Floyd Cramer – Class Of ’73 & Class Of ’74-’75 (1973/1975) [Reissue 2016]
PS3 Rip | SACD ISO | DST64 2.0 & 5.1 > 1-bit/2.8224 MHz | 64:24 minutess | Scans included | 2,75 GB
or FLAC 2.0 Stereo (converted with foobar2000 to tracks) 24bit/88,2 kHz | Scans included | 1,24 GB
2LP on 1SACD | Features Stereo & Quadrophonic Surround Sound | Vocalion # CDLK4572 | Genre: Easy Listening
Pianist and country music supremo Floyd Cramer returns with two albums on one SACD: Class of ’73 and Class of ’74-’75. Produced by Chet Atkins and recorded at the famous “Nashville Sound” Studios, it’s certainly an ear-opening experience hearing Cramer’s inimitable piano in wide, expansive four-channel audio. And you’ll marvel at just how alive and vibrant his country interpretations of popular hits are when given the quadraphonic treatment.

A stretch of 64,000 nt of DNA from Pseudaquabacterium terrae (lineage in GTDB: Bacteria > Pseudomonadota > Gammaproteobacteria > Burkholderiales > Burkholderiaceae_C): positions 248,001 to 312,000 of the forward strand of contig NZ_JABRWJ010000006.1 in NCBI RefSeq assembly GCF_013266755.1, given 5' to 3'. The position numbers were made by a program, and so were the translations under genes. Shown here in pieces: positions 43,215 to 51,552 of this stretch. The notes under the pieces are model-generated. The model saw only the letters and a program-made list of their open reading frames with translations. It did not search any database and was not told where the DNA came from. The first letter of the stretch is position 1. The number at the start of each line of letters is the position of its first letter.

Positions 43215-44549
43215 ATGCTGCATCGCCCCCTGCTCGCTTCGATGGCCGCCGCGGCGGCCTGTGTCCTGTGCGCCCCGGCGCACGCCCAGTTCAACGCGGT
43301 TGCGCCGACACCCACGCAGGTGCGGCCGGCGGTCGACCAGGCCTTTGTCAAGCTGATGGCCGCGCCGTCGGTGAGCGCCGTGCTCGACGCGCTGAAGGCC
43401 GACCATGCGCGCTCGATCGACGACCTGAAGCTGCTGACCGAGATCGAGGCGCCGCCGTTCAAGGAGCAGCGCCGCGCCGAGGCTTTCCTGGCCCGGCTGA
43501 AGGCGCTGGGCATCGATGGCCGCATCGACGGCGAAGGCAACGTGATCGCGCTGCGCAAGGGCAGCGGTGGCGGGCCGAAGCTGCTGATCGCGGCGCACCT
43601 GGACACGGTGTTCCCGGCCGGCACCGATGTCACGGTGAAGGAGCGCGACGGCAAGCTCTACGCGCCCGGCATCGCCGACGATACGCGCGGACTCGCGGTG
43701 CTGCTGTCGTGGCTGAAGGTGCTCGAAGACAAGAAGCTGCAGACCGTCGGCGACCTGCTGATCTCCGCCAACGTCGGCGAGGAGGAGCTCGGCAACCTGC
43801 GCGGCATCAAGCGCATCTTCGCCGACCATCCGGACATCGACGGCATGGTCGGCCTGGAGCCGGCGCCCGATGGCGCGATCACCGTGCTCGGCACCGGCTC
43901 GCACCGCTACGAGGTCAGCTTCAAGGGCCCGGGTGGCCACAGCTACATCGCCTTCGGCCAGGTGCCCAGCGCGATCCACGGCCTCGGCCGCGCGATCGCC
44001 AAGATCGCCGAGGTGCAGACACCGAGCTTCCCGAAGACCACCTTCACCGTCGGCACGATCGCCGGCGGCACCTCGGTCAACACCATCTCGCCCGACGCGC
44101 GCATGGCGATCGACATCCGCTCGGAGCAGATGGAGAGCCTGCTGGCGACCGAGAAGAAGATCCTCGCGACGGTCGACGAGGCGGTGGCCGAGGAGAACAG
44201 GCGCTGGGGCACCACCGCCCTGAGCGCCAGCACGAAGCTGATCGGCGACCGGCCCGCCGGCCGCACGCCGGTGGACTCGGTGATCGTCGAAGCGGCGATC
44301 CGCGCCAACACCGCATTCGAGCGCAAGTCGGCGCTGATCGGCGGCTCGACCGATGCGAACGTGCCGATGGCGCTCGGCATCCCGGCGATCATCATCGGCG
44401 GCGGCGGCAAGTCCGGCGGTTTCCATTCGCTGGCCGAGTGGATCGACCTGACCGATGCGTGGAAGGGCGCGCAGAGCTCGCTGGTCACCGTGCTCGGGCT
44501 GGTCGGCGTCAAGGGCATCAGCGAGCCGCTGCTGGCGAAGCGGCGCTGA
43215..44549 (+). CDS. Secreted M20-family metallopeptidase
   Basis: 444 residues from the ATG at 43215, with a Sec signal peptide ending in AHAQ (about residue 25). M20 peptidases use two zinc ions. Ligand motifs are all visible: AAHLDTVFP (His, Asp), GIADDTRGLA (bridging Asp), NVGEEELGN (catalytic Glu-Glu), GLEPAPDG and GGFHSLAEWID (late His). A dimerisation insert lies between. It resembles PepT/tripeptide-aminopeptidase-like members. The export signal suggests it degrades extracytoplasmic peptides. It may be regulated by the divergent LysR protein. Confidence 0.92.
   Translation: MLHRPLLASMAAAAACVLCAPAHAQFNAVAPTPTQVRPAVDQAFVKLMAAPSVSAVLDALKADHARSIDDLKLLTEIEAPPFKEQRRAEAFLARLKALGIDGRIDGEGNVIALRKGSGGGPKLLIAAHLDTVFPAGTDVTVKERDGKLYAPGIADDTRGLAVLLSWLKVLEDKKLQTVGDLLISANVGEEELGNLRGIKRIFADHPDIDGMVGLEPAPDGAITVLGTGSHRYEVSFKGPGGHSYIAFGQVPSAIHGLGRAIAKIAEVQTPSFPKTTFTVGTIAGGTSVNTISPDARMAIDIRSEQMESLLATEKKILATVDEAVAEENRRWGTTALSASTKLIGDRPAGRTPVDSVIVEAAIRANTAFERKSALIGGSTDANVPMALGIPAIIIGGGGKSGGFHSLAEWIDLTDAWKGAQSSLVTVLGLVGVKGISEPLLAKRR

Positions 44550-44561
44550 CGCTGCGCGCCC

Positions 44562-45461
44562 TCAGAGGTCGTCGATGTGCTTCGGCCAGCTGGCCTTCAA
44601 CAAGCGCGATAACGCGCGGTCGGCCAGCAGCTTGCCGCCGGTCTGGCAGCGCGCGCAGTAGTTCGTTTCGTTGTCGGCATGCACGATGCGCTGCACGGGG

With Vocalion’s Christmas 2015 release, a new world of audio is opened up. Remember the Quadraphonic boom of the 1970s? It was when many of the major record companies decided that stereo was no longer enough and launched four-channel (quadraphonic) sound. For that section of the record-buying public fortunate enough to own a hi-fi system capable of reproducing four-channel recordings, they were able to hear music literally in a new dimension, because now not only did the sound come at them from front-left and front-right (as it would in conventional stereo), but also from back-left and back-right too. This “surround” effect placed the listener in the centre of the music instead of just in front of it, and as a result new meaning, depth and clarity was brought to the music that emanated from the LP spinning on the turntable or the 8-track cartridge whirring in the tape player. Thankfully, many of the artists who appear so regularly on Vocalion were originally recorded in glorious quadraphonic sound. Michael J. Dutton remastered both the stereo and four-channel elements from the original analogue tapes: for the stereo element the original ¼” stereo masters were used, and for the four-channel element the original four-channel “discrete” masters were used. These were used respectively to cut the original stereo and quadraphonic vinyl LPs.